Interim Joint Committee on State Government


Task Force on Elections, Constitutional Amendments, and Intergovernmental Affairs


Minutes of the<MeetNo1> 2nd Meeting

of the 2006 Interim


<MeetMDY1> July 25, 2006


The<MeetNo2> 2nd meeting of the Task Force on Elections, Constitutional Amendments, and Intergovernmental Affairs of the Interim Joint Committee on State Government was held on<Day> Tuesday,<MeetMDY2> July 25, 2006, at<MeetTime> 1:00 PM, in<Room> Room 129 of the Capitol Annex. Senator Damon Thayer, Chair, called the meeting to order, and the secretary called the roll.


Present were:


Members:<Members> Senator Damon Thayer, Co-Chair; Representative Adrian K Arnold, Co-Chair; Senators Alice Forgy Kerr, and Elizabeth Tori; Representatives James E Bruce, Mike Cherry, Joseph M Fischer, J R Gray, Mike Harmon, Melvin B Henley, Mary Lou Marzian, Darryl T Owens, and Jon David Reinhardt.


Guests: Sarah Jackson, Rhonda Farmer-Gray, and Connie Verrill, Kentucky Registry of Election Finance; Sarah Ball Johnson, State Board of Elections; Vince Lang, Kentucky County Judge-Executive Association; Denny Nunnley, Kentucky Association of Counties; Richard Tanner, Kentucky Magistrates and Commissioners Association, and Bill May, Kentucky County Clerks Association.


LRC Staff:  Judy Fritz, Erica Warren and Terisa Roland.


Senator Thayer asked for approval of the June 27, 2006 minutes, and they were approved. He said the first item on the agenda was the summary of legislative recommendations from the KREF Advisory Task Force.  Senator Thayer introduced Sarah Jackson, Kentucky Registry of Election Finance, to explain the recommendations. (A Final Report booklet was presented to the committee).


Ms. Jackson said Representative Arnold introduced HB 670 during the session and that she and Senator Thayer worked on a similar piece of legislation that did not get filed. She said HB 670 encompasses some but not all of the recommendations set forth by the Task Force.


Ms. Jackson reviewed the recommendations resulting from a 2005 study of Kentucky's campaign finance laws. The Task Force recommended changes to Kentucky's election finance laws. Their goals were to preserve the constitutionally guaranteed right of participation in the political process, provide transparency to the financing of elections, create an equal playing field for all participants, and provide public confidence in the integrity of the political system.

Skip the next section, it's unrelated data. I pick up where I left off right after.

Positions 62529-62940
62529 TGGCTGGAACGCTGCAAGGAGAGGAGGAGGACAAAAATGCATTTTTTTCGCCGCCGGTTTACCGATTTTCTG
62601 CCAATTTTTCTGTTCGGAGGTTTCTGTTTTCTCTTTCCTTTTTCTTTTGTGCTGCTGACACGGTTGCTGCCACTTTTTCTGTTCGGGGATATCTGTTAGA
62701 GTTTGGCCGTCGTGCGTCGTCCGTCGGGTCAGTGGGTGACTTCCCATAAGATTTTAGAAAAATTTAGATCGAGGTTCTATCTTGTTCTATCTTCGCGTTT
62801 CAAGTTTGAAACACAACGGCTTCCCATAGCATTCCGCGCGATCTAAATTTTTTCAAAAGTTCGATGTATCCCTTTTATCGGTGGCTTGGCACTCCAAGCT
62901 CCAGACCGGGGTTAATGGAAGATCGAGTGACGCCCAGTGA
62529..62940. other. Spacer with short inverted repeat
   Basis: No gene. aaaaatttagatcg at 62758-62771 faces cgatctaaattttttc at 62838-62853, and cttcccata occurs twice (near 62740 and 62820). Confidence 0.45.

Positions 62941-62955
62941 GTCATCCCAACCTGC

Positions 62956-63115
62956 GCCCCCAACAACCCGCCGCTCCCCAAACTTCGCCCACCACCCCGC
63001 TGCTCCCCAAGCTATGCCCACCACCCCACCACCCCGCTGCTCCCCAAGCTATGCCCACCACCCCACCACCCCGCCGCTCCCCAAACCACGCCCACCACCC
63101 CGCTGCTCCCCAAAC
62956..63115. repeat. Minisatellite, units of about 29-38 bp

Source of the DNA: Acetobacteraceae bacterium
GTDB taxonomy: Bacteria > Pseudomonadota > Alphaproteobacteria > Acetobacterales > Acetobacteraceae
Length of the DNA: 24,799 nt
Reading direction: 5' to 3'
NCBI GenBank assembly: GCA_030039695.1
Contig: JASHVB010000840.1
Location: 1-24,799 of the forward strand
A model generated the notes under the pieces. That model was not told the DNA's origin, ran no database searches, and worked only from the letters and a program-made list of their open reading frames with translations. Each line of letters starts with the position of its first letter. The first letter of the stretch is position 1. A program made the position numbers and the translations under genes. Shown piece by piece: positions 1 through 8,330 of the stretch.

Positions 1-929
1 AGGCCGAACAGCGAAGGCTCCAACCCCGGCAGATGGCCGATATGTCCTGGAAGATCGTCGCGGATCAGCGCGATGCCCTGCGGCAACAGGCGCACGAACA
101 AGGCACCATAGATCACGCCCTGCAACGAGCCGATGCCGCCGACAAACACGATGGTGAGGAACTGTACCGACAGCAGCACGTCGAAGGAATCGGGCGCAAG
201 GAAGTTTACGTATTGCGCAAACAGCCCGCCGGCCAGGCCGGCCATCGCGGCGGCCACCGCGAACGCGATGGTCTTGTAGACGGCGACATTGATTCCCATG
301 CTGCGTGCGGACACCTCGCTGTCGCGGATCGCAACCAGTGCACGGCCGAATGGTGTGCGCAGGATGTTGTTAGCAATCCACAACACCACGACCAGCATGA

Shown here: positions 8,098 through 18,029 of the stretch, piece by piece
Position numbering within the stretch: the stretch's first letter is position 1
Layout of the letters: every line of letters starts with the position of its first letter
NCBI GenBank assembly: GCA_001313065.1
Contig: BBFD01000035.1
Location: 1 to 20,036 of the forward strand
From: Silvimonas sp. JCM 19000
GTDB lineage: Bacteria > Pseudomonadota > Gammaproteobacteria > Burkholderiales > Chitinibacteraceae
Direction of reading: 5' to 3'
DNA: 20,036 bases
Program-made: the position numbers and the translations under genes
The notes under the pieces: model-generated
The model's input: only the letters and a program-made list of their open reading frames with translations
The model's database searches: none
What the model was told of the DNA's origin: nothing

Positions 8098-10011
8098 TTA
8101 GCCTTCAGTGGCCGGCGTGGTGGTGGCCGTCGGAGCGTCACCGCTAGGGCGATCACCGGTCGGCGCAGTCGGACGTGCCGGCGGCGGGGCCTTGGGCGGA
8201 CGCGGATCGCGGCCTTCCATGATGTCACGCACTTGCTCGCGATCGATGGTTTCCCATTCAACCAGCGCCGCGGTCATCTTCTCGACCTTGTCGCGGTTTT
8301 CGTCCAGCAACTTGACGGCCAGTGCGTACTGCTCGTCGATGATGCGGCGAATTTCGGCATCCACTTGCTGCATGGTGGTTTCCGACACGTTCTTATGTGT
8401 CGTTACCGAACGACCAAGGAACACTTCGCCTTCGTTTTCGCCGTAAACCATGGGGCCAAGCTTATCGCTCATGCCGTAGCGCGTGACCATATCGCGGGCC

Ms. Jackson said the Task Force's proposals are to simplify the laws - regrouping/reorganizing, bring the laws more in line with federal laws, encourage use of technology advances, and to make law less punitive.


Representative Arnold brought the committee up to date on what the House did in the last session regarding the election candidates.


Next on the agenda was Sarah Ball Johnson, State Board of Elections, to discuss the pay for election day workers (a handout was provided to the committee). Ms. Johnson said there was a bill during the session from Representative Arnold, HB 519, that sought to increase the pay of election day workers from a minimum of $60 to a minimum of $100 a day.


Ms. Johnson explained that precinct workers are actually called precinct election officers and that statutes provide that the top two political parties, democrats and republicans, provide lists of four names per precincts to the county clerk, and the county board of elections. The county board of elections chooses two names from each party to serve as poll workers. She said that some counties don't always supply the list or names on the list cannot serve that day for some reason. Ms. Johnson said it has been proven to be a constant struggle for the county board of elections to find poll workers, four per precinct. She said they have a long day, thirteen hours, with a tremendous amount of legal responsibility. The minimum pay has not been increased for years, so a pay increase is needed.


Vince Lang, Kentucky County Judge-Executive Association discussed election costs as an inadequately funded mandate. He said the cost of elections is born by county governments. The reimbursement is $255 per precinct and the cost to hold an election is about $1200 per precinct per election. Mr. Lang said they agree there needs to be an increase in pay for the poll workers but to also look at the reimbursements that the counties are getting from the state. He said there are statewide elections held three out of four years and that only the state pays the county any money. Mr. Lang said they have requested $1000 per precinct but will still be short per precinct. He said more money is needed to have well run elections in the counties throughout the Commonwealth.


Richard Tanner, Kentucky Magistrates and Commissioners Association stated that their association is more interested in the excess fees, not about the election. He said poll workers need to be recruited instead of nominated. He wants to share the cost with the state because the cost goes up every year.


Denny Nunnley, Kentucky Association of Counties said all the facts have been stated and hopes during the next session the General Assembly will fund this issue.


Bill May, Kentucky County Clerks Association said election day workers are required to attend training sessions and that it is a complicated procedure for new workers. Mr. May said there is a lot of support for the proposal from other county clerks.


Representative Arnold asked if on Election Day only two workers showed up in a precinct, would it be able to operate. Ms. Johnson said there is a statue that says if there are not enough poll workers on Election Day then you recruit from the voters. She said hopefully the county clerk would have some alternates.


Senator Thayer reminded the committee there would be no August meeting. The next scheduled meetings are September 26 and November 28.


Business concluded, and the meeting adjourned at 2:30 p.m.